Queerness in nature can be found everywhere. This ongoing investigation explores the little known, disregarded, and rare intimate behaviour of the botanical world.
|Time Frame||2017 - 2020|
|Exhibitions||Manifesta 14 2022, Kunstmuseum Liechenstein 2020, Viper Gallery Prague 2019, Oslo Architecture Triennale 2019|
|Awards||Nomination Future Architecture Platform 2019|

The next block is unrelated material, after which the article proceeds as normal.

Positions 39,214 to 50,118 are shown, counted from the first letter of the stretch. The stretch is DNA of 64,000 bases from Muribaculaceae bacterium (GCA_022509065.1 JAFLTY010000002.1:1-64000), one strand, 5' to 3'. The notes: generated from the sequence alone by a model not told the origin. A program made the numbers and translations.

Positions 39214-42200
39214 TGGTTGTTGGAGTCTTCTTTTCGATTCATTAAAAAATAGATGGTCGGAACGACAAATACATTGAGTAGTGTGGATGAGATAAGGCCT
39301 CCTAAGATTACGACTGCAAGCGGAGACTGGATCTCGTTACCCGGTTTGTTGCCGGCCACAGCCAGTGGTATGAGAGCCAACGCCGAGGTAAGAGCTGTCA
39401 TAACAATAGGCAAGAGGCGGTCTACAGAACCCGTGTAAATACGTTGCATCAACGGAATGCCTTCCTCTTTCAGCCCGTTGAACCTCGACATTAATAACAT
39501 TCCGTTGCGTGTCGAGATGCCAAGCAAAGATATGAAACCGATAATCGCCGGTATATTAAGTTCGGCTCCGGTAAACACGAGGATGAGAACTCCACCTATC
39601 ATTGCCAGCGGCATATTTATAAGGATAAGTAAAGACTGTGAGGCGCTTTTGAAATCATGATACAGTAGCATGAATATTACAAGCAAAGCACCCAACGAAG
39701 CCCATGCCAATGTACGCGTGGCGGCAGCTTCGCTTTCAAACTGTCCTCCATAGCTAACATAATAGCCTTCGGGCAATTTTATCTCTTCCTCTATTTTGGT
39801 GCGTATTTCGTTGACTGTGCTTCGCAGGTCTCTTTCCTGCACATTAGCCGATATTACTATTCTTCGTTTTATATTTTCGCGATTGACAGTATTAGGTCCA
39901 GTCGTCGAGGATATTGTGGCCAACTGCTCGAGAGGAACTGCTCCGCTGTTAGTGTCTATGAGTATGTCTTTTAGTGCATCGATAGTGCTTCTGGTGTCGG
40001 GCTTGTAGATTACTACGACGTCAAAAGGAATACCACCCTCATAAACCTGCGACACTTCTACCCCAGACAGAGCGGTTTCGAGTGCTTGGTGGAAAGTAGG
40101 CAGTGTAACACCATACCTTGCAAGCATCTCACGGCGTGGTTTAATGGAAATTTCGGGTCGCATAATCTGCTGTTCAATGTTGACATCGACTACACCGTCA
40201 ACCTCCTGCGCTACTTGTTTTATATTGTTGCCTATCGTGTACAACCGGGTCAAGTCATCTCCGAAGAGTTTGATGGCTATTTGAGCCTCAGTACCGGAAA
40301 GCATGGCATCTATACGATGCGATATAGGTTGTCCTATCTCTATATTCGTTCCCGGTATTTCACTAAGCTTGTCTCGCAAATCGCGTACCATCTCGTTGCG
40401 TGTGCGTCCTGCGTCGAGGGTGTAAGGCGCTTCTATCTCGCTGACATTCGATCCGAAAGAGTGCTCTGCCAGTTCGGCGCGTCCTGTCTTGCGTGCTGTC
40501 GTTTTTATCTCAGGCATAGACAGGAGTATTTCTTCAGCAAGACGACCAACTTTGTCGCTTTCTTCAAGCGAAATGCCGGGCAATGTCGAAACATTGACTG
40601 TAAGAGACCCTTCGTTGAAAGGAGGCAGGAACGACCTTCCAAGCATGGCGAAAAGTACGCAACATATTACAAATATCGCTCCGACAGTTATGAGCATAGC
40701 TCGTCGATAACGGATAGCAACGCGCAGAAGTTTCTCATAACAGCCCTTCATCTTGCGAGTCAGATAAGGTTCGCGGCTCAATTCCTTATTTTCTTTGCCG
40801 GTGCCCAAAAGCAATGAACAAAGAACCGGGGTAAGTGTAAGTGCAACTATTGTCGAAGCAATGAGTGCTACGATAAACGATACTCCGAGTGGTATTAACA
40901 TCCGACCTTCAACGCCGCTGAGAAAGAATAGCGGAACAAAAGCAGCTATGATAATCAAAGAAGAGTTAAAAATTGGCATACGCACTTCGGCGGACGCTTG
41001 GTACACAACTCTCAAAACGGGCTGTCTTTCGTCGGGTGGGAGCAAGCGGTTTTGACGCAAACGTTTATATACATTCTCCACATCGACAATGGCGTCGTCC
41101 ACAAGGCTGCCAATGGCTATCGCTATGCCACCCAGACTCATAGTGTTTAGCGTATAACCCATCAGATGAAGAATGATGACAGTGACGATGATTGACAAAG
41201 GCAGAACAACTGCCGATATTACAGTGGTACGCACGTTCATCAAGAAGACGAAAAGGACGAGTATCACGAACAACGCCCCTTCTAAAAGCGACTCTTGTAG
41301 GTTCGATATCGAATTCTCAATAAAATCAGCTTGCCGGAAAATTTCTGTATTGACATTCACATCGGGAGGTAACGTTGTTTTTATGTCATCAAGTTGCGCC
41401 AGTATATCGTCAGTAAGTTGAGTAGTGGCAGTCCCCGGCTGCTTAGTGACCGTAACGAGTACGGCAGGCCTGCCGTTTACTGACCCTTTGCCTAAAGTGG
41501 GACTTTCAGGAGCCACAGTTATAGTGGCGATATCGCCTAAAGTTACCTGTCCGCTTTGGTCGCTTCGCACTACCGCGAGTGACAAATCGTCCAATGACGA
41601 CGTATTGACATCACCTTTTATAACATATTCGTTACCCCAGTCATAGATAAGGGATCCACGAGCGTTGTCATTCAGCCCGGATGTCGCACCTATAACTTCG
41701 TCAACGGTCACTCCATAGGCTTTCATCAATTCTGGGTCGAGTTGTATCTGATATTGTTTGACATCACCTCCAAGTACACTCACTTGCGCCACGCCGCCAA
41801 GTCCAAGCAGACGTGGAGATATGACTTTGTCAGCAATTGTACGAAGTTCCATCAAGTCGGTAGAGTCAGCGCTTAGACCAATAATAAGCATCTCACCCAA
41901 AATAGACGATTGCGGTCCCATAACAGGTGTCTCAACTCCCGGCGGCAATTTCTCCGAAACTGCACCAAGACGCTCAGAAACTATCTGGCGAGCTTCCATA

The plant kingdom is manifold: with an infinite variety of shapes, colours, textures, and smells, it is allergic to resemblance. The origin of this extreme diversity results from evolution via reproduction, allowing nature to adapt to weather, climate, soil conditions, and predators. Reproduction within plants happens with either vegetative or sexual processes. While vegetative propagation is a method of cloning a new individual from growth material like branches, leaves, or root parts; sexual reproduction allows to evolve by selecting a balance of favourable genetic characteristics and variations. The plants reproducing organ – commonly the flower – is usually their most distinguished characteristic and is often accompanied by various attention-seeking behaviours. It responds to a great diversity of variations: unisexual or bisexual, hermaphroditic or transitionally transgender, those features are also subject to change depending on a number of factors like age, time of day, or environmental conditions. The Queer Nature project result in a living collection of items: pressed and dried specimens, illustrations, pictures, and stories. It addresses persons with interests ranging from art, botany and sociology, and especially those curious by the nature of queerness in general.